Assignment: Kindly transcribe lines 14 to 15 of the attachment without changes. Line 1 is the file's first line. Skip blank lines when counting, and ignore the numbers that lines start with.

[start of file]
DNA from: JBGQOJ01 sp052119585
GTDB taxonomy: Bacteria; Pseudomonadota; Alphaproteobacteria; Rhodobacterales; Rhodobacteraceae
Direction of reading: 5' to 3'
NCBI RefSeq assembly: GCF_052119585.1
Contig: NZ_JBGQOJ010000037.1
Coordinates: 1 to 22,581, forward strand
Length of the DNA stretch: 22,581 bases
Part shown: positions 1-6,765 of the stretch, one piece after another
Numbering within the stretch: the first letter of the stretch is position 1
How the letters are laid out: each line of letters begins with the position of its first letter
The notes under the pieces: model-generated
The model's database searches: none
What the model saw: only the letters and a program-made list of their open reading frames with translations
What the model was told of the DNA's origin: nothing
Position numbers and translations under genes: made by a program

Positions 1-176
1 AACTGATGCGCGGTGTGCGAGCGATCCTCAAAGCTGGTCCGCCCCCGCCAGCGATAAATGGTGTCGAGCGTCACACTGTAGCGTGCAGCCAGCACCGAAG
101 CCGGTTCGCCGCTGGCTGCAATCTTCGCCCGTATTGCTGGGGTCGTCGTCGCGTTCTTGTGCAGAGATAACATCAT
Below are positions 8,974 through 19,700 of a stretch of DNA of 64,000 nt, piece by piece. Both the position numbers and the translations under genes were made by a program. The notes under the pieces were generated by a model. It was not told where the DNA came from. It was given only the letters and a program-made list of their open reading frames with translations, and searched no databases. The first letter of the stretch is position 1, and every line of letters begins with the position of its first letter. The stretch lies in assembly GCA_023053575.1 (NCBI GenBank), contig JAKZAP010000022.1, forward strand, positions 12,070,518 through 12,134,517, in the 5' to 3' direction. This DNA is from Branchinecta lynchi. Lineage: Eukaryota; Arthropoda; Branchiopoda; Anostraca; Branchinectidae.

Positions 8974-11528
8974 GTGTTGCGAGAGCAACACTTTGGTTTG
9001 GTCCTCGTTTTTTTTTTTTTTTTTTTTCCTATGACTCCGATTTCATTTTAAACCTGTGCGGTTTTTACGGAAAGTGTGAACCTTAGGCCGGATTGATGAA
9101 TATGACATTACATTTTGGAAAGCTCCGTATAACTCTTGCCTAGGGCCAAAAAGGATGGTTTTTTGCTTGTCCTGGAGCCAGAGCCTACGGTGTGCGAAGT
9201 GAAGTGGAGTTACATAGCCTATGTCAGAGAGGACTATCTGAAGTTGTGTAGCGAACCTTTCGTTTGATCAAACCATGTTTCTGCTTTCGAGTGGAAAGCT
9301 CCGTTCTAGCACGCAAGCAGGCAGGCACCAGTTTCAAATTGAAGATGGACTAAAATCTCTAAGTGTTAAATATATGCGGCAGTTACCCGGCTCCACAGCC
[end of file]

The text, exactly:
What the model was told of the DNA's origin: nothing
Position numbers and translations under genes: made by a program